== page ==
Would you let your kid use a razor blade?
It is a bit of a silly question, isn’t it? Of course not. However, what if I told you that there’s something your children have access to that is statistically more likely to harm them than a thin, sharp sliver of metal? What if I told you that each year, 7,000 people in England alone wind up in the hospital due to a particular practice you do every day?
Meet the friendly – or so it seems – cotton swab.
While it is almost instinctive to reach for the little cotton-tipped tools when your ear is feeling plugged, they are actually quite harmful in the delicate area of your body that is your ear.
In fact, you should not stick anything into your ear canals. You are quite likely to rupture your eardrum by pushing too forcefully or – as is most common – drive excess wax deeper into your ear, leading to hearing loss, blockages and even infections.
Why do we have earwax in the first place?
In an interview with Huffington Post, Douglas Backous, M.D. had the following to say:
“The purpose of earwax really is to keep your ear canal clean.”
It does this by keeping dust and debris away from your ear drum and canal. And the surprising part is that your ears clean themselves – Dr. Backous analogizes this to an escalator through which earwax is moved to the outer portion of your ear by jaw movements over time.
In fact, according to research, you do not even need to clean your ears unless there is a direct disturbance in your ear such as an earache, hearing loss or itchiness.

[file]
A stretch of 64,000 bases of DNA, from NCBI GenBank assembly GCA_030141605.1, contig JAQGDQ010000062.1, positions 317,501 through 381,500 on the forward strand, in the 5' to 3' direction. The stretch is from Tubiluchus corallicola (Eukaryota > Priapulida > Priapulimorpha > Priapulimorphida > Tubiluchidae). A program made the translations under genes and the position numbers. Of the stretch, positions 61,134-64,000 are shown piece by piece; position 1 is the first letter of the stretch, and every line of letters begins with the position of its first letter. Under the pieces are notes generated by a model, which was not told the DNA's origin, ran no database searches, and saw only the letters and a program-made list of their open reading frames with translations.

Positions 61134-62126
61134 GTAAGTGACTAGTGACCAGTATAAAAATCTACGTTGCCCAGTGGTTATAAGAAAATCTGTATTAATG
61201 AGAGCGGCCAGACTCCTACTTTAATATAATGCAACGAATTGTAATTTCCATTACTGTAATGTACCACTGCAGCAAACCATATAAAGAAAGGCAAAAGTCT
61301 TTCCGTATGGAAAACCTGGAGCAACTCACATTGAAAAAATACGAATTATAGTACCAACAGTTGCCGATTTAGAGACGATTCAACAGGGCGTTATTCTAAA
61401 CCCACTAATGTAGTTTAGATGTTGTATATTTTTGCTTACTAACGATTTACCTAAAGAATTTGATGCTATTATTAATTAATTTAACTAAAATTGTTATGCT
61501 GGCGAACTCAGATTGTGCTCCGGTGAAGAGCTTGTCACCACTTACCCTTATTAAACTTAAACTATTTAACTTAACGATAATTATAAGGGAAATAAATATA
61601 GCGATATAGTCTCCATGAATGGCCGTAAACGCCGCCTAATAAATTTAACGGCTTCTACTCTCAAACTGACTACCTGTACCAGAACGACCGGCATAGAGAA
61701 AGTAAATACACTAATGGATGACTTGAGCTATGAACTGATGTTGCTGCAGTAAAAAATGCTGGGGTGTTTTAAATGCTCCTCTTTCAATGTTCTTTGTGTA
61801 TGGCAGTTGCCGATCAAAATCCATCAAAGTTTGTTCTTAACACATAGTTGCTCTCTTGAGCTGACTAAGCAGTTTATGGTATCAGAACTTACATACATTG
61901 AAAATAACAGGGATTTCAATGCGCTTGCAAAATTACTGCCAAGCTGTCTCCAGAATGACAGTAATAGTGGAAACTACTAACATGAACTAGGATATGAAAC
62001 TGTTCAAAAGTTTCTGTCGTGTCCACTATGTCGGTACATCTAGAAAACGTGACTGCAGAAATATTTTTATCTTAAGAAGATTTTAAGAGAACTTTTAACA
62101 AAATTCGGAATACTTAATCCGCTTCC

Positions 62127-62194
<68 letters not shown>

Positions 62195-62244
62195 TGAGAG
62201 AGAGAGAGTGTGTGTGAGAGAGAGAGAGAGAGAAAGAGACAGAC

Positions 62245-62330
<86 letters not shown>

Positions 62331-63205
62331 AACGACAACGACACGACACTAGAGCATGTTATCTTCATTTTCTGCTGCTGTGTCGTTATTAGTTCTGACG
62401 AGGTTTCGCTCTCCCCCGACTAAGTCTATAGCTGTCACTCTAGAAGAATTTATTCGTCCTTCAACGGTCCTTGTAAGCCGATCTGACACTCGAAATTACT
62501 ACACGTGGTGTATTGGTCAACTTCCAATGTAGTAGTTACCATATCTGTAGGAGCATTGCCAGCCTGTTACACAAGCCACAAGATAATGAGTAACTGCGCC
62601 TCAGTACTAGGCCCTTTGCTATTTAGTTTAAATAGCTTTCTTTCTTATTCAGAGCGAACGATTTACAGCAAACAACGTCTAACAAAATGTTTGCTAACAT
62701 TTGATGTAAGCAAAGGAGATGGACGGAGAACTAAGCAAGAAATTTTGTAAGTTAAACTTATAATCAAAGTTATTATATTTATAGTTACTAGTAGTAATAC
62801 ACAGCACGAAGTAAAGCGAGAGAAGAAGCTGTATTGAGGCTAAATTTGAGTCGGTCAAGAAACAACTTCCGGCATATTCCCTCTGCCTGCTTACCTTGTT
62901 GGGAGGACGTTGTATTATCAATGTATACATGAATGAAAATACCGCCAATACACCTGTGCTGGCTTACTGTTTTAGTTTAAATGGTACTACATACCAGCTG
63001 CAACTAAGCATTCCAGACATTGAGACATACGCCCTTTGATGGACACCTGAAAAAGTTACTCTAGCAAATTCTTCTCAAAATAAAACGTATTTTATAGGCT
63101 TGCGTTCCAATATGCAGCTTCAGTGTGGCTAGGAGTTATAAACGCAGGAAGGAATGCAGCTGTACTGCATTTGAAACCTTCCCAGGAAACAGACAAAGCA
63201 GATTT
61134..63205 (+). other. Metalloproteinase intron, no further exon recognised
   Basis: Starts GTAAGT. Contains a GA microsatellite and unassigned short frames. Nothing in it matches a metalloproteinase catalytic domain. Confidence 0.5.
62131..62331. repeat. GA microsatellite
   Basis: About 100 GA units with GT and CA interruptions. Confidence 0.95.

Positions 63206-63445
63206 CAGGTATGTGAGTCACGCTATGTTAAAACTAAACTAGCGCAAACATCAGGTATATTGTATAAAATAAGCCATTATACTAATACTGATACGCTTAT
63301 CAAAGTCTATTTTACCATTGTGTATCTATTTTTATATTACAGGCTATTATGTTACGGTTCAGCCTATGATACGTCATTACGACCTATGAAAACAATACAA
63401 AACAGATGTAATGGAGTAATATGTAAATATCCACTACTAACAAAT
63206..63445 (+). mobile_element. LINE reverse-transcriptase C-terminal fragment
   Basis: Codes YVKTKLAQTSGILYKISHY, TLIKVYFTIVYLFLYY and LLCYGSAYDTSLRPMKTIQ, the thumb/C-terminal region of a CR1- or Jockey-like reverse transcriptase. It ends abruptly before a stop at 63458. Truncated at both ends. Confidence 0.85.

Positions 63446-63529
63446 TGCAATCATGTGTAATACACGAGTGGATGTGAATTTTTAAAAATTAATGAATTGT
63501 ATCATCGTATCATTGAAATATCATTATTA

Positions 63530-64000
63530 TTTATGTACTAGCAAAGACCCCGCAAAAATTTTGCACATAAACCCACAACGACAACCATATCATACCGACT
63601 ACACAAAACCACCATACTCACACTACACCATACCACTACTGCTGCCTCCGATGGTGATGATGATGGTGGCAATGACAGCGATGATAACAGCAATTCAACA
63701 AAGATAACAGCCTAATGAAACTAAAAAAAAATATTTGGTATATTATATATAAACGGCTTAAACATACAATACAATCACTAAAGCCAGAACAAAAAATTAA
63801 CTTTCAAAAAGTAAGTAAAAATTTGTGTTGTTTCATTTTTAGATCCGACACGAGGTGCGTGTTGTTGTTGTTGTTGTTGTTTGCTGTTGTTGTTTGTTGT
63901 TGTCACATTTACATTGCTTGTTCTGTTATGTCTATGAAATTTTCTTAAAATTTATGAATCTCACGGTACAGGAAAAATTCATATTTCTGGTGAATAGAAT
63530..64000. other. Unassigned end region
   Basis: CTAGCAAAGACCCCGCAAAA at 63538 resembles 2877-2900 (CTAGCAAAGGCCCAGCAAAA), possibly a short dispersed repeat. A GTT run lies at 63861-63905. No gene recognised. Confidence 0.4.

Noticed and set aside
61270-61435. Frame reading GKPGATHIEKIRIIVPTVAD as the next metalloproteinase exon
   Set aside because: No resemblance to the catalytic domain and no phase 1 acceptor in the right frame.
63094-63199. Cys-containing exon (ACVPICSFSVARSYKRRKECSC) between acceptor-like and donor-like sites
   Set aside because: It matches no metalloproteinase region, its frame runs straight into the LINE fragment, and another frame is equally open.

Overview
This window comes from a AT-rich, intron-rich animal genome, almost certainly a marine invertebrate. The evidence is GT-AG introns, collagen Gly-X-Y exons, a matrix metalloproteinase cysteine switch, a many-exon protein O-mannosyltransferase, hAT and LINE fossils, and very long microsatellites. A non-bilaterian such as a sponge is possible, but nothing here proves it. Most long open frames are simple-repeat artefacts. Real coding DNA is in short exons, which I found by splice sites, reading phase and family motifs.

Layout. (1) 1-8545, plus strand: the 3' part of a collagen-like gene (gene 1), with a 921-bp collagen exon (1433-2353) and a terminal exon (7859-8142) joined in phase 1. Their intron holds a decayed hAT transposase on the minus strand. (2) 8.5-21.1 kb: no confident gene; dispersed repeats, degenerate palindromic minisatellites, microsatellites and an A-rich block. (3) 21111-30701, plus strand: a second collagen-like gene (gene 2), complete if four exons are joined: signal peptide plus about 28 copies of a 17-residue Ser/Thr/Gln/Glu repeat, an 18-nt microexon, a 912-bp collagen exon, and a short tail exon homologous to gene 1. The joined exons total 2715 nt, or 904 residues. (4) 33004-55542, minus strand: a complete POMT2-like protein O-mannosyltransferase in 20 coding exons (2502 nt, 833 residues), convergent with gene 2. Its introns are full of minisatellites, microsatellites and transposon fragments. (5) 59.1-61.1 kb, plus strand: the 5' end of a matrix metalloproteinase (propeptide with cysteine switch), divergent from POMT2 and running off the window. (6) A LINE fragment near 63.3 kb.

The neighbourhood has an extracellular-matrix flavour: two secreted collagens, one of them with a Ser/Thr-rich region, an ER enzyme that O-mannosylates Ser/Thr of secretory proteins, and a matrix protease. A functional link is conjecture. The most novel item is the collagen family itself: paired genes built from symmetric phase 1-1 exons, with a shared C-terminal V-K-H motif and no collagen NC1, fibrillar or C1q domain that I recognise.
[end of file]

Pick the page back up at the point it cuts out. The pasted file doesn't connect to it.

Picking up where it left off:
So that morning ritual of swabbing your ear with q-tips daily? Just a little over the top.
When you need to clean your ears, what method should you use?
While it is safe to clean your outer ear with a cotton swab or wet cloth, you really don’t need to insert any object into your ear canal.
Instead, placing drops of hydrogen peroxide or olive oil may loosen up the wax and aid the process of cleaning that your body naturally performs.
Ear syringing is also an option, although it is best to have a physician assist you with that – mostly because it does involve quite a bit of pressure and it is also much easier done with two hands by a second person.
If you do choose to go with one of the commercially available ear irrigation kits on the market, a good baseline is to use body temperature water to avoid dizziness.
Do not syringe both ears on the same day as this will cause incredible dizziness.
This video is very informative about proper ear care.
* Please Note: We will be covering ear candling soon.